What are Mortgage Closing Scams and How to Protect Yourself

Getting a mortgage is one of the biggest investments most people will make in their lives. Our company takes pride in protecting our borrowers’ finances and personal information during the mortgage process, but we can’t do this without their help. Part of our job as a lender is educating our clients on how to protect themselves from the risks of mortgage closing scams.

What are mortgage closing scams?

Mortgage closing scams are a form of phishing that targets people who are obtaining mortgages. The scam attempts to trick borrowers into sending their closing funds (down payment and closing costs) to the wrong recipient by sending false instructions that appear to come from a trusted source. An estimated total of $1 billion in mortgage closing scams occur every year, costing some victims tens of thousands of dollars or more.

Here’s how a mortgage closing scam can happen:

  1. The borrower receives an email, text message or other communication from their settlement agent, lender or another professional working on their transaction.
  2. The message includes instructions for the borrower to send their closing funds electronically. Everything looks good, so they follow the instructions and send their money.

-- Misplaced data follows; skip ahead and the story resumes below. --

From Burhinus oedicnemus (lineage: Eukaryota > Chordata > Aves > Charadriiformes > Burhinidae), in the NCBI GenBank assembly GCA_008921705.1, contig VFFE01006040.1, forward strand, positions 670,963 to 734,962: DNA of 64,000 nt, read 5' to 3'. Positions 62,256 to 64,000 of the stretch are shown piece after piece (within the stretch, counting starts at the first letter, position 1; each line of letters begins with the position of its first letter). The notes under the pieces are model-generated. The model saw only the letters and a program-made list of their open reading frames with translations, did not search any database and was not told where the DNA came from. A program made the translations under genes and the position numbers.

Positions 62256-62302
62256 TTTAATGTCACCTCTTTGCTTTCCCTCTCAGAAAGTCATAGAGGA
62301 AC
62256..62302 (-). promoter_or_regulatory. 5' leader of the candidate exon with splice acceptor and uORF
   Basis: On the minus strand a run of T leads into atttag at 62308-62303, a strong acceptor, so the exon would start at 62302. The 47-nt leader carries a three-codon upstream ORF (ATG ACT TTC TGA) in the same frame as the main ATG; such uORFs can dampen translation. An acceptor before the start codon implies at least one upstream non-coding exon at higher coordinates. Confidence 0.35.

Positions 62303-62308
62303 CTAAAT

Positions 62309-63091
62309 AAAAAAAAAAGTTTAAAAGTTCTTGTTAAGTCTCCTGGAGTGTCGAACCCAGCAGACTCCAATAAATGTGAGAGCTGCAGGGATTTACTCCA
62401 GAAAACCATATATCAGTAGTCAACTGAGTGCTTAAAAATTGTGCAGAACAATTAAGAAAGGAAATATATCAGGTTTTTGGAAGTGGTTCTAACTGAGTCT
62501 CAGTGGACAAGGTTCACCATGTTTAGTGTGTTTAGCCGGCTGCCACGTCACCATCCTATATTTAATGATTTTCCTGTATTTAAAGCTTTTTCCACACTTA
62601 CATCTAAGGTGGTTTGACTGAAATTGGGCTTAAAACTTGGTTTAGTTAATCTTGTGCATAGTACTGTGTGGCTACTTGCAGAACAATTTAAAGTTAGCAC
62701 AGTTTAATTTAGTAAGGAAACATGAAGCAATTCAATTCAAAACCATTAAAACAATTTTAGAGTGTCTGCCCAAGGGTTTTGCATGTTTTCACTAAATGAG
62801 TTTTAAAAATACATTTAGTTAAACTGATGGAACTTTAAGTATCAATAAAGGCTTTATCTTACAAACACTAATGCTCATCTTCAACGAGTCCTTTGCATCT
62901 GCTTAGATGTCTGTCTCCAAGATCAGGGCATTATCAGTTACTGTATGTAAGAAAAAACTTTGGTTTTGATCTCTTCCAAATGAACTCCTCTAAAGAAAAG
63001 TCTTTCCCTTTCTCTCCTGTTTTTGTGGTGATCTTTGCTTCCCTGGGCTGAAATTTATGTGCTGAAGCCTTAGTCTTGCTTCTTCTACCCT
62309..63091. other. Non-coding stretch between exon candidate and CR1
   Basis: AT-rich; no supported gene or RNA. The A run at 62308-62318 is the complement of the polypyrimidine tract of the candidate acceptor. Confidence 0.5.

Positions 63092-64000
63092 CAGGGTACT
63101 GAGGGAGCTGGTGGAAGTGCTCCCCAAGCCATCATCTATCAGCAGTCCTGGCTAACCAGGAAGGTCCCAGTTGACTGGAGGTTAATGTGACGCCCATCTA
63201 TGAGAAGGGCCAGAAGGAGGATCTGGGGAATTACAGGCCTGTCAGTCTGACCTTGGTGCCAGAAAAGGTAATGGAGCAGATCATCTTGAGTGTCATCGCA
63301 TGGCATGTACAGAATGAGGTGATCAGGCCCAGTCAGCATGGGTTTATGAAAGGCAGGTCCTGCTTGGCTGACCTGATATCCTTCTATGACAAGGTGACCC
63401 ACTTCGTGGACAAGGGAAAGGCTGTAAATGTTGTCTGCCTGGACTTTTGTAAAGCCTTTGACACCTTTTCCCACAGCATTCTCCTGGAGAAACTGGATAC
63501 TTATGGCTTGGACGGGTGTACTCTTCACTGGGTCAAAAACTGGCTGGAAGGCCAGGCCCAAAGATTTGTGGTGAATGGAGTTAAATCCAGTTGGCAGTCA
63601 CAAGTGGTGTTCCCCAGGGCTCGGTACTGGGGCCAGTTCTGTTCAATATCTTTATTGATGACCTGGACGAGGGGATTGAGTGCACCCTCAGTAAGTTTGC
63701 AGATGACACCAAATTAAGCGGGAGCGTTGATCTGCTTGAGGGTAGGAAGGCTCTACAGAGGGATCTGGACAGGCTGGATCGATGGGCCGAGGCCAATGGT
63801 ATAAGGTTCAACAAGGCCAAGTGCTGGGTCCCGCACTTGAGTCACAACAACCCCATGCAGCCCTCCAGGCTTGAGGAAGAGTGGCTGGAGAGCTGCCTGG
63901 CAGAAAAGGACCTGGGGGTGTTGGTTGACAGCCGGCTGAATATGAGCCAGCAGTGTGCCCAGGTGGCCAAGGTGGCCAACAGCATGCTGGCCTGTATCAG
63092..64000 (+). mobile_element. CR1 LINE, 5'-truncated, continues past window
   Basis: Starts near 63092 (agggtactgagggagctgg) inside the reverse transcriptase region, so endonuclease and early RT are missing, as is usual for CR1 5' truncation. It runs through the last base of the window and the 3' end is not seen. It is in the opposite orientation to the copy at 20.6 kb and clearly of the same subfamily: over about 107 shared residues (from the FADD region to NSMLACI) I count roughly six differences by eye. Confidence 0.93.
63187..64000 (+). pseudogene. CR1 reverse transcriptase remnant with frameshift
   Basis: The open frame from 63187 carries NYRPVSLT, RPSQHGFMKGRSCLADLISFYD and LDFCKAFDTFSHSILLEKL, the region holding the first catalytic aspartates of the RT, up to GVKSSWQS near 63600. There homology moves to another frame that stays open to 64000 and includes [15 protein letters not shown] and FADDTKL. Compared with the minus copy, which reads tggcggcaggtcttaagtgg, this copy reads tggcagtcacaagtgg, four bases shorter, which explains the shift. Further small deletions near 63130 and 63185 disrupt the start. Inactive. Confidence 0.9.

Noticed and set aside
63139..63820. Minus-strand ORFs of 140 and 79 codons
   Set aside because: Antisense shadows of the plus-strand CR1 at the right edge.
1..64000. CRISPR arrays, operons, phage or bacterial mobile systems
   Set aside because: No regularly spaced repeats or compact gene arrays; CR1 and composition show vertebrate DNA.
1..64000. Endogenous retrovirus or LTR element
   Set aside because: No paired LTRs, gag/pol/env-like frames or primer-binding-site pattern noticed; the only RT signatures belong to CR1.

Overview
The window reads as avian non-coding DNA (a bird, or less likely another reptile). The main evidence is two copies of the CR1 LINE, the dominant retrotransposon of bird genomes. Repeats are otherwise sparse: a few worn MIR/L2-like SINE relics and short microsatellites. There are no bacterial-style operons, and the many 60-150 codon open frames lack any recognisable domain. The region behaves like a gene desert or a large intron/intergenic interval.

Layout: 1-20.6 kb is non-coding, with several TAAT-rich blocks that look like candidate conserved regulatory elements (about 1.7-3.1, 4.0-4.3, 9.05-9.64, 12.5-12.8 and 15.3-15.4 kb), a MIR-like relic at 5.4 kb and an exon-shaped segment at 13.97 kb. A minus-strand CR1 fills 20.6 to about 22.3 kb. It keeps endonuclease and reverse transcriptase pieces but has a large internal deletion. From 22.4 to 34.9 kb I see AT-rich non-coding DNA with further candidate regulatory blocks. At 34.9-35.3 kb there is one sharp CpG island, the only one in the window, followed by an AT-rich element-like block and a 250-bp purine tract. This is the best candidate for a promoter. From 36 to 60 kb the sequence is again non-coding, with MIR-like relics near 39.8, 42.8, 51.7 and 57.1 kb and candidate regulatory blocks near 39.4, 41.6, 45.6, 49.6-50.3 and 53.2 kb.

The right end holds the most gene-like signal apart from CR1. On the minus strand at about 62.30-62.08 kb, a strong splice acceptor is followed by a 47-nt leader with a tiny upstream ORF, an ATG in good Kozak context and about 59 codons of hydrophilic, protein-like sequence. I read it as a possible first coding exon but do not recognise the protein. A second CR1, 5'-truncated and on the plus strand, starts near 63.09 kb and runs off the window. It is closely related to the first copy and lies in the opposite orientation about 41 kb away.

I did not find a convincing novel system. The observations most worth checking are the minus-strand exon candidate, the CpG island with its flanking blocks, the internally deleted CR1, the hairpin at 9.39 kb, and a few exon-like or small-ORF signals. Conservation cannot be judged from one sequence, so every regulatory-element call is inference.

3. The borrower eventually learns that their closing funds were never received. They show everyone the instructions they followed, but no one recognizes them. These were fake instructions sent by a scammer!
  4. The borrower calls their bank as fast as they can to try to reverse the transfer, but it’s too late. Their money is gone for good, and now their closing is in jeopardy.

How can you protect yourself from mortgage closing scams?

Here are the instructions we provide to our borrowers to help them keep their closing funds safe:

  1. NEVER trust any wire instructions from anyone until you verify the instructions. No matter how authentic an email, text message, phone call, letter, website or other message seems, it can easily be a fraudulent imitation.
  2. DO NOT call, click or use any phone numbers, hyperlinks, email addresses or email attachments you receive in an unverified message. These items may be false or dangerous. If you receive a phone call you do not trust, politely hang up and call a number you do trust.